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Consider I modify the way files are stored in a system, where every file name would actually be the table name in a database and each line in the file would actually be the rows of that table. Would that increase overall system speed? would it be worthwhile? what are the tradeoffs?

To further clarify the distinction between this and the normal use of a database, consider the files not to simply be text files, but also audio, video, binary, etc. where they are stored in the manner mentioned in the previous paragraph.

Immediate benefits that I can see from this is that i can read/write any line from/to a file without having to repeatedly read/write the previous lines until reaching the desired line. Another benefit would be simultaneous reading/writing of files.

Please do not confuse this with a database file system, this is a file implementation

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what is the question here? " Would that increase overall system speed?" - faster than what? –  Mitch Wheat Aug 19 '10 at 9:10
Just modified it to make it clearer –  Saif Aug 19 '10 at 9:13
What would the "lines" of a binary file be? –  Dan Tao Aug 19 '10 at 9:50
it could be any number of things, from simply text files to actual compiled programs –  Saif Aug 19 '10 at 10:10
I didn't look at the implementation of how binary files are stored, but I'm sure I can derive something from there to know how to implement binary lines –  Saif Aug 19 '10 at 10:25

2 Answers 2

up vote 2 down vote accepted

To add to your benefit of reading writing by location, the additional benefit are.



Indexing the text with full text indexing that can give searching benefits. Ofcourse the size of database will probably be more then the conventional file sizes. But you have benefit in terms of performance because database system will have only one file handle open, and it will do caching and will improve performance and cause less fragmentation.


Opening/closing multiple files will put little more overhead in terms of performance because each open/close requires access control check and locking.


Replication benefits, if you put them in mysql, mysql replication is easy to setup and you can keep multiple backups easily.


Transfering, maintaining and querying database will be much easier then in terms of files.


File Browser Access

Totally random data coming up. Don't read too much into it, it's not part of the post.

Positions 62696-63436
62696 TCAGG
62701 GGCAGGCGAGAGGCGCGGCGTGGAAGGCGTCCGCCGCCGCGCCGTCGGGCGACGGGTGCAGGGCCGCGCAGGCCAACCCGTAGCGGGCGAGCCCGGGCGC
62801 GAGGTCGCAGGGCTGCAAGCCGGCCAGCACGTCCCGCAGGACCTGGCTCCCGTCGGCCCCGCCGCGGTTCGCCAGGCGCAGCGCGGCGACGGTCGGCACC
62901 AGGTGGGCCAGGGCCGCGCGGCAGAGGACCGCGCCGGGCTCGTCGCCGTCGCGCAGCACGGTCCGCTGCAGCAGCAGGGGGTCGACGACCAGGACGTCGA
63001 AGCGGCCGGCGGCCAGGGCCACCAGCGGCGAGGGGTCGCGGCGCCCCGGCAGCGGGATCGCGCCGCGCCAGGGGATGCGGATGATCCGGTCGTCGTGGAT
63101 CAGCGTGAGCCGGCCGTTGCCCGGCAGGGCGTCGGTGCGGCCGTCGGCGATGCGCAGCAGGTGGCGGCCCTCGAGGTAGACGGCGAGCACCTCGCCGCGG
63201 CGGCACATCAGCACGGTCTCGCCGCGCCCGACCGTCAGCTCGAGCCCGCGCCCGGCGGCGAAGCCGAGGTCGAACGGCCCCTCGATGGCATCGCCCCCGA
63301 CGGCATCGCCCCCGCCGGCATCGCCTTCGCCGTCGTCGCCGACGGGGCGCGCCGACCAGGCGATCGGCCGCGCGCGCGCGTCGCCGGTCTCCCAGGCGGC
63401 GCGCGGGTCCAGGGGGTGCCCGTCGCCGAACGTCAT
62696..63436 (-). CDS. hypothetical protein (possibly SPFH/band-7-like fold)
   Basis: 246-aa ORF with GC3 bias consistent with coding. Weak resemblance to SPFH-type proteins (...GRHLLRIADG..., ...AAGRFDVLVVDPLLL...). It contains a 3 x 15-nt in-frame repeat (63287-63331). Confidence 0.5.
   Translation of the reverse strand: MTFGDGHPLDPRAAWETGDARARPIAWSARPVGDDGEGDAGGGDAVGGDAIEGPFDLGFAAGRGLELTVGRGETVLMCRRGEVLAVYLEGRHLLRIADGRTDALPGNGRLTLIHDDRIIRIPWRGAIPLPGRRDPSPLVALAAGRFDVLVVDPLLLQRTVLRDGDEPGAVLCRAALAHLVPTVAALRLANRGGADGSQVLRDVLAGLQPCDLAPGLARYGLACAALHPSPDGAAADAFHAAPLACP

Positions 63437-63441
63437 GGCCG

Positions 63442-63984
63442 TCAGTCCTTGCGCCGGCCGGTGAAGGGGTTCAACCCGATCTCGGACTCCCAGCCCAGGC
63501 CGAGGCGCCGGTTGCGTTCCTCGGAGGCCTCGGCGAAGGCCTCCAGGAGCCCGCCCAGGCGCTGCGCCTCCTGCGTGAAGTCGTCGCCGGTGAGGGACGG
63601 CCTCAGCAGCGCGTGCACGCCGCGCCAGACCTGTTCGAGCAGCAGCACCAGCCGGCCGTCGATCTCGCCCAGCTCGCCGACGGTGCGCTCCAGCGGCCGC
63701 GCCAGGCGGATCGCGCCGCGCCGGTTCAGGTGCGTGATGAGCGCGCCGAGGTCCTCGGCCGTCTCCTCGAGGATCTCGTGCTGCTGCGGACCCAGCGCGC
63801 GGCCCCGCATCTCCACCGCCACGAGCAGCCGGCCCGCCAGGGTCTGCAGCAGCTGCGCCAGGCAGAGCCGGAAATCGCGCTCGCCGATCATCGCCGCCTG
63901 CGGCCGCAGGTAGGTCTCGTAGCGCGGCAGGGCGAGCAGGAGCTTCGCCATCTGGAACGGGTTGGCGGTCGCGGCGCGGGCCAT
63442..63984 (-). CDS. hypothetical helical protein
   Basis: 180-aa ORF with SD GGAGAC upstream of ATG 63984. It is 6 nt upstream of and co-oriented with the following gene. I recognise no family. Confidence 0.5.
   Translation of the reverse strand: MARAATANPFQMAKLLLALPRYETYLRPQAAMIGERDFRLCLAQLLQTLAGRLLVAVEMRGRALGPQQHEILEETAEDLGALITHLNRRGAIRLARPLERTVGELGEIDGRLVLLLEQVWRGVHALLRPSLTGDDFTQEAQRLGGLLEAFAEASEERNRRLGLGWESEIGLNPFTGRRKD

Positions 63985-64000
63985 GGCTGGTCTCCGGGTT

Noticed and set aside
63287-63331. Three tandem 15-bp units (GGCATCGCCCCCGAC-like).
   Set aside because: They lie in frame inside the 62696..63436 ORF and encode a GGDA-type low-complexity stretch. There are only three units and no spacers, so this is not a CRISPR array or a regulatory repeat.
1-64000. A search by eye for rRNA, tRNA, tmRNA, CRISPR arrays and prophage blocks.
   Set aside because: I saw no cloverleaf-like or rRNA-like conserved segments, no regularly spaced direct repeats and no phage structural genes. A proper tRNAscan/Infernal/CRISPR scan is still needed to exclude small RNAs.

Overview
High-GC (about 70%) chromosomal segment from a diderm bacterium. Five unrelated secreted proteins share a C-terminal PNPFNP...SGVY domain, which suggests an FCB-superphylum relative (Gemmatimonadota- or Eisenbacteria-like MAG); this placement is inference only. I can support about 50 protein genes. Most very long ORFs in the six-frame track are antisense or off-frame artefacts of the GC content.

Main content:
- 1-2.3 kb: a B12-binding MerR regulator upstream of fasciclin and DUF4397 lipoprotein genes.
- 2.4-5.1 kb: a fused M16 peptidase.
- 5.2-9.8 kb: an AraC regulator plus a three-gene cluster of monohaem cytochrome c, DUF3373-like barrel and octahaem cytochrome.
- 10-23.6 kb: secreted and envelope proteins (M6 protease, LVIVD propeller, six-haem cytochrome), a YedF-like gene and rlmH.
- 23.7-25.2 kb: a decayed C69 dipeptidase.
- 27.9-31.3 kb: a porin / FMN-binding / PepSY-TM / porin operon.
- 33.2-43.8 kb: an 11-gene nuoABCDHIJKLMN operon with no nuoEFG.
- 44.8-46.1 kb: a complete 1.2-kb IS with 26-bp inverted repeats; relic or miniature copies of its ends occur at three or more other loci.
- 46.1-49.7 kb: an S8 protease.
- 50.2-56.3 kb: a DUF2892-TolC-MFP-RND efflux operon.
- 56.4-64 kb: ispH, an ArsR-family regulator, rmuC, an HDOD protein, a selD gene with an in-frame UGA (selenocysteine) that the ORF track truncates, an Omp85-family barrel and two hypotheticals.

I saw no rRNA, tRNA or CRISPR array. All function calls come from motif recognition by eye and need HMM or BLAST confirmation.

You can not access files through explorer or normal file system api, you will need some sort of access api probably REST based api or some viewer that can read the database.

You can check my blog about more detailed analysis.

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File Browser Access: I assume that would be application specific, so it would be the responsibility of the application to know how to read from it if I provide an API (Video player, Text editor, etc.) –  Saif Aug 19 '10 at 9:37
Yes, infact we also have 600GB of files and we store it in database, it becomes easier to setup replication, transfer, query and maintain, for small number of files database is costly but for huge number of files, it works well. –  Akash Kava Aug 19 '10 at 9:45
Please check my blog entry, in the last line of the edited answer, you will find more details. –  Akash Kava Aug 19 '10 at 9:48
Just read the entry, in relation to what you did I'm trying to do 2 more things 1) break down the blob even further to single lines. 2) make those blobs comprehensible so they could be read on their own –  Saif Aug 19 '10 at 10:30

Maybe some benefits on speed are present, but there's a lot of issue which make the cons overwhelm the pros.

  • No easy way to support Transactions
  • No easy way to support typification of fields (think about a file with BLOB objects in it)
  • Relationship constraint
  • No trivial support for cache, accessing RAM is faster than accessing disk
  • No easy way to support something like "ALTER TABLE"

I guess that if you write something which support all this kind of issues you've written a sql engine...

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